What sorts of things are you able to do with a Gregg Allman show that you can’t do with an Allman Brothers show? That’s a good question. It’s like, no holds barred. I can play anything. Well, we can in the Brothers, too, but I started this band because there were certain songs that I’d written over the years that the Brothers just didn’t play. Starting in 1973 with a record called Laid Back, which is still one of my favorites if not my favorite. … It was just kind of a different thing to stir in with the Brothers, just a different breath of air. And then, when I would write something, there was a place for it within one of the two bands. It’s worked out real good.
How did you select the musicians for your solo shows? I kind of left it to fate, with one rule: I had to be in awe of everybody that played. They are all people that I knew that played so much better than me—and people I knew I could learn from. I knew that these people would make me have to start stepping it up to keep up. That’s basically how I put this together.
- GREGG ALLMAN
- January 12, 8 p.m., $49-$79.
- The Pearl, 942-7777.
How does surrounding yourself with people that challenge you affect the outcome of the songs you write? It kind of opens up new avenues and you get everybody to put their own little extra piece in it. I mean, like when I write a song for the Brothers, I’d show it to them in its skeletal form and let everybody put in their own stuff. Unless there’s certain things that you want to be in there, like a certain guitar fill or horn fill between words. If there’s anything you want to stay in the song, you always show it to them the first time like that. That can be a dicey situation, showing them the song. Because after you write a song, you hear it in your head—you know exactly how you want it to go and it always comes out totally different (laughs). Well, not totally, but it’s always for the good.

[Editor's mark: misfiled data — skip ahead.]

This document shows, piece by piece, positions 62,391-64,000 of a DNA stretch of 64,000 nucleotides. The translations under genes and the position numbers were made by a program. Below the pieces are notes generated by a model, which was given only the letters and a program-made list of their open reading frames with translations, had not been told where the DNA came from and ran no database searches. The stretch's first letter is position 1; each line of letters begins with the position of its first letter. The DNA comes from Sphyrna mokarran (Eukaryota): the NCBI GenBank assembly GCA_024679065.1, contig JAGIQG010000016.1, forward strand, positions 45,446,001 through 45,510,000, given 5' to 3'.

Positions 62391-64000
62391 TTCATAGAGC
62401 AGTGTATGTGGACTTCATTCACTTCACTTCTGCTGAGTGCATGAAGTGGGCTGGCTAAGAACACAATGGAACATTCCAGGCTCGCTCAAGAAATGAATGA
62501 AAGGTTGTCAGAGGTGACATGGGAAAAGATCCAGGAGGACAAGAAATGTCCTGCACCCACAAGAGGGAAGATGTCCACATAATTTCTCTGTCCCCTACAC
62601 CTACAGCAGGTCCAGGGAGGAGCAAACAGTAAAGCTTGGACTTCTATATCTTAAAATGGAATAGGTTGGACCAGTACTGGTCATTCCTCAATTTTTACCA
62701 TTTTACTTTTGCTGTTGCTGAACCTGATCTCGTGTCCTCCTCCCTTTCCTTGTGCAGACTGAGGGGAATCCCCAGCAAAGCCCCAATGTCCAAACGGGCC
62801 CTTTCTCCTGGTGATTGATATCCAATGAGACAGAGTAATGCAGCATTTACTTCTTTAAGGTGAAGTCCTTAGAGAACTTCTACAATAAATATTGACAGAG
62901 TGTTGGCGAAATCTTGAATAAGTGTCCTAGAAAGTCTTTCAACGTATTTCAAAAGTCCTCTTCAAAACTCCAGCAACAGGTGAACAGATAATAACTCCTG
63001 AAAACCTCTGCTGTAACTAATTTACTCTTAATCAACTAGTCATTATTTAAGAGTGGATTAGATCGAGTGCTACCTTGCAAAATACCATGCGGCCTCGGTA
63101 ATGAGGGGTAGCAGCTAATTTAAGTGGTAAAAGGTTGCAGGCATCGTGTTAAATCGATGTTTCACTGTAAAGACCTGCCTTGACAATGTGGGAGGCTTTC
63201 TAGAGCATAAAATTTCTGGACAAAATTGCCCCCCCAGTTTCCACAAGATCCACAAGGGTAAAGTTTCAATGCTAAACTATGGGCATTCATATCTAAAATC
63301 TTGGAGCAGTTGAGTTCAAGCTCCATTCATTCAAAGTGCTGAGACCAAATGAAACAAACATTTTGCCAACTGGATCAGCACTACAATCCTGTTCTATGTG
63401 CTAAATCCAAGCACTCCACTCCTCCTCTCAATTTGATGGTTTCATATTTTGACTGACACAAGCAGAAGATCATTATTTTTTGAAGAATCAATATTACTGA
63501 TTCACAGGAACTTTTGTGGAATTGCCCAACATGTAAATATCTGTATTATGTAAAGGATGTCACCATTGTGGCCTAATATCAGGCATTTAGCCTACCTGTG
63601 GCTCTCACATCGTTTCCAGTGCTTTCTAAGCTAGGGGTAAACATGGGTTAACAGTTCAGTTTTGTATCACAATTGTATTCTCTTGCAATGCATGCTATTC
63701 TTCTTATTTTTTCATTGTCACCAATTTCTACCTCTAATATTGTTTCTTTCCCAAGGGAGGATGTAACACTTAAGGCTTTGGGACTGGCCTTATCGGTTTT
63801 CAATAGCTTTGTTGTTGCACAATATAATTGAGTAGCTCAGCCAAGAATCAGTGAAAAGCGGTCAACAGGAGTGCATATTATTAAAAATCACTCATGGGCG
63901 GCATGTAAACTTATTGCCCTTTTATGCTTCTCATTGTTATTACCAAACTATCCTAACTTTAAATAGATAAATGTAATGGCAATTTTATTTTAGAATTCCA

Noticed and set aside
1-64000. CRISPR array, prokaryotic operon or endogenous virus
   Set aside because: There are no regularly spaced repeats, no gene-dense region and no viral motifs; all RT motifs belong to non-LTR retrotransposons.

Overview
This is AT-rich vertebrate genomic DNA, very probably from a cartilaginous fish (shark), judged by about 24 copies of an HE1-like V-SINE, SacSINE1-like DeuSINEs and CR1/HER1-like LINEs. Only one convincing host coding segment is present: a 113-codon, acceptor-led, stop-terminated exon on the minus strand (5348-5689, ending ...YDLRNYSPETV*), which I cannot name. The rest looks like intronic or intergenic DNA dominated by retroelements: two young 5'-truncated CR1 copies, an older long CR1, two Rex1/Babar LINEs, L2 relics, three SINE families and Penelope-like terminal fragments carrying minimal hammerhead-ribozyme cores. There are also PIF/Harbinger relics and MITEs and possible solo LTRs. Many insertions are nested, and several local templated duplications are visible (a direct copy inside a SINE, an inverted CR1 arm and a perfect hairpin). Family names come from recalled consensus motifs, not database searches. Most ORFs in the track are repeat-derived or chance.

You’ve worked with some serious guitar greats: your brother Duane, Dickey Betts, Warren Haynes, Derek Trucks. What do you think it is about your music that attracts those talents? I don’t know. I try to keep it honest (laughs). There’s one song that I wrote in waltz time—“Dreams”—and anybody who’s ever sat in with us and played it and gets a solo, they wanna come back (laughs).
I know what you mean; 3/4 time has always felt more natural than 4/4 to me. There’s something very comfortable about it. Oh you’re a player? Well, “Whipping Post” is in 11/4, and when I wrote it, I didn’t know 11/4 from Adam’s house cat. My brother had to tell me what a time signature was. Alls I know is I wanted three sets of three and a deuce to get back up on the next three sets. Like, “1-2-3, 1-2-3, 1-2-3, 1-2, 1-2-3, 1-2-3,” and so on. Because it felt like, every time you’d get to the two, it somehow had momentum to where the next set of three seems a little more sturdy, more strong, a little more excitement, a little more everything. It gets heavier each time, and that, I’ve figured out in years past, is the major attraction of that song.
Your memoir, My Cross to Bear was published this year. What inspired you to put it all down on paper? Well, I started writing that in 1982. It was just a journal, and I had this one roadie—oh sorry, technician (laughs); we don’t call ’em roadies anymore. Anyway, this guy could remember where the Brothers had played and when. I mean, a remarkable memory on this guy. You could ask him, “Where did the brothers play September 9, 1980?” and he’d spit it right out. If not, he’d go to this little book he had and then he’d spit it right out. And he was there to help me with the hardest part of doing an autobiography—the chronological order, trying to remember what happened and when. And most of it, being a journal, was dated and everything. Then, I had to fill in all the places that I didn’t sit down and write that day. That day turned into that month. Because you know, religiously keeping a journal is for somebody who’s not as busy as me.
Are you making any New Year’s resolutions? Yeah, I’m not ever going back to the hospital again (laughs). I had a [liver] transplant, then I had a bunch of complications from it. I had four pretty serious operations, and I’m just now starting to heal up. They lasted all through 2010 and ’11. I’m so glad its all over—well, I’m hoping it’s all over. I feel great at the moment, and I hope to God it stays that way.